“A growing number of governments around the world, including the UK, are embracing hacking to facilitate their surveillance activities. Yet hacking presents unique and grave threats to our privacy and security. It is far more intrusive than any other surveillance technique, capable of accessing information sufficient to build a detailed profile of a person, as well as altering or deleting that information. At the same time, hacking not only undermines the security of targeted systems, but also has the potential to compromise the internet as a whole. For these reasons, Privacy International has focused sustained attention on this issue and has been challenging these powers through litigation.” Caroline Wilson Palow, Legal Director of Privacy International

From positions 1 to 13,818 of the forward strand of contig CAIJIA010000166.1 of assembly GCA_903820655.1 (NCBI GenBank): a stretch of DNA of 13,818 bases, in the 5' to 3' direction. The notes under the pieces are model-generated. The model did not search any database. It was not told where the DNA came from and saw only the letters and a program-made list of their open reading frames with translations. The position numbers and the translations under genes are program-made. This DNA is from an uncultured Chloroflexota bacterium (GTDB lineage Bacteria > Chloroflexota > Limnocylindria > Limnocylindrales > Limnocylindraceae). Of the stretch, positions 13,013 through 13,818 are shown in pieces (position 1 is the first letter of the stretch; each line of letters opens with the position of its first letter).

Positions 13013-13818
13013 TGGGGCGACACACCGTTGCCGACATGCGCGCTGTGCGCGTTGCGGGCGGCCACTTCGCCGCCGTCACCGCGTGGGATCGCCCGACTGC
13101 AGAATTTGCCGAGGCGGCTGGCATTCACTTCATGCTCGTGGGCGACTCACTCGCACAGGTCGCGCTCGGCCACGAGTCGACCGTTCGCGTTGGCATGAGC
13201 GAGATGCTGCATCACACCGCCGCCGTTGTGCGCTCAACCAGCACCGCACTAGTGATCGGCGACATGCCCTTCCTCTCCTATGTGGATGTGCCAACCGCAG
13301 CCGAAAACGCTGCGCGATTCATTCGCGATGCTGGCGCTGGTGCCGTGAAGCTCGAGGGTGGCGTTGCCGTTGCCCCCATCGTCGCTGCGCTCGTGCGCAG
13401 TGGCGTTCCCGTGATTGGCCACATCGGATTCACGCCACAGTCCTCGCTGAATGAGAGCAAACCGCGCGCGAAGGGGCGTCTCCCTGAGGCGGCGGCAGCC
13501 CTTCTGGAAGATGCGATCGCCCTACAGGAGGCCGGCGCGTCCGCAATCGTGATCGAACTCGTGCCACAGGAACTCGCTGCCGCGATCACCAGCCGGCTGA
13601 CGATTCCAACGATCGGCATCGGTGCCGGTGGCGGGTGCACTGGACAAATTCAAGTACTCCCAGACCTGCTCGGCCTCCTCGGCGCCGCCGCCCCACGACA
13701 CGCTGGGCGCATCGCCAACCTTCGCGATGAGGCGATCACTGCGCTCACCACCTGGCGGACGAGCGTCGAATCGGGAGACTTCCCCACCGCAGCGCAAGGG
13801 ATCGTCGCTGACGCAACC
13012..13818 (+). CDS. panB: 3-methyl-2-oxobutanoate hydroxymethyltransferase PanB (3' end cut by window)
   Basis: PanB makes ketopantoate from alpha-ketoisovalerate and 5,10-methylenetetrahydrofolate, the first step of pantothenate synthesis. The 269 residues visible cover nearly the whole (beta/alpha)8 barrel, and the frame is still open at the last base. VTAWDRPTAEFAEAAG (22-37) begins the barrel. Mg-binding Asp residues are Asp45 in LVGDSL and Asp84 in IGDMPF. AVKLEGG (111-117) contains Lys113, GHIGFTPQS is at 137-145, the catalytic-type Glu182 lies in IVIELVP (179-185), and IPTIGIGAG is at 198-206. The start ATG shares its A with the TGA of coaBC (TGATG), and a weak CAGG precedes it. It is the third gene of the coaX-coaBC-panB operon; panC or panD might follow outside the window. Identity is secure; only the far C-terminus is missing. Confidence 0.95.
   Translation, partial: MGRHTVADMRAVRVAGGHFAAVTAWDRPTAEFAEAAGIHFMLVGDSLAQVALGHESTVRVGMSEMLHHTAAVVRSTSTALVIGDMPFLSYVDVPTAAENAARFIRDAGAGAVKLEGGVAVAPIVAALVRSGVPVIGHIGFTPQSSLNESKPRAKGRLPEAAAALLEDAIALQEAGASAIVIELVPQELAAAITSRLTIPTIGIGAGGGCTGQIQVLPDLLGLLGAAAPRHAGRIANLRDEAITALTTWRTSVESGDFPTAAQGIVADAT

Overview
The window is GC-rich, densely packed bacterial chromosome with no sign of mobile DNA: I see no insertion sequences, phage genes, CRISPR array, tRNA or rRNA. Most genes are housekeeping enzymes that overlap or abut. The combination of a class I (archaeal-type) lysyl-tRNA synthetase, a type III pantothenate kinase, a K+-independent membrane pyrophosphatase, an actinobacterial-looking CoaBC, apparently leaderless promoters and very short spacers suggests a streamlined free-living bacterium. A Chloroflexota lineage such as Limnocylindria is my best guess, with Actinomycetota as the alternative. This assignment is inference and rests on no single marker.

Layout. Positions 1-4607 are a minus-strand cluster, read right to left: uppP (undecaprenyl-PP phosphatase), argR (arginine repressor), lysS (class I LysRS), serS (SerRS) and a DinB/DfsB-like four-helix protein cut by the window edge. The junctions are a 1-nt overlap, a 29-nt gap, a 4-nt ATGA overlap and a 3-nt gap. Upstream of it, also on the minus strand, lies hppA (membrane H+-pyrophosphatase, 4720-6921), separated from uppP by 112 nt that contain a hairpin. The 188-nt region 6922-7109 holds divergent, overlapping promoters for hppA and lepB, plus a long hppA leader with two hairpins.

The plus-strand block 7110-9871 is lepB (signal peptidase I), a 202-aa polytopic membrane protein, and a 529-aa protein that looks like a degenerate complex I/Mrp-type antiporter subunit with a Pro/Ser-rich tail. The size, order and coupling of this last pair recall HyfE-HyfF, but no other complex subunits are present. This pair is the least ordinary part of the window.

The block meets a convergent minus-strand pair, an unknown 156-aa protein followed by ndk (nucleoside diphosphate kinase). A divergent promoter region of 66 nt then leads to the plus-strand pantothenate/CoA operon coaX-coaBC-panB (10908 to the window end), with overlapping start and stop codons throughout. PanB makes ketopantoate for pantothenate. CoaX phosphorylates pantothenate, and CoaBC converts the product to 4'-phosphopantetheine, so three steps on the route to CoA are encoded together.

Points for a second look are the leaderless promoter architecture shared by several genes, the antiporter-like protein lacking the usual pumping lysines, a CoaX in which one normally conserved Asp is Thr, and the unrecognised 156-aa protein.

About: Government hacking refers to governments exploiting vulnerabilities in systems such as smartphones and laptops (social media, emails) to gain access to information that is otherwise encrypted or inaccessible.
How does it work?: Deploying malware – a computer programme designed to infiltrate a user’s device. Malware may alter the device in order to control and surveil personal data and the user’s digital activity.
Why is this wrong? Hacking our devices represents an attack on our privacy. It also puts huge power in the hands of states, who are able to use the data gathered to control populations.
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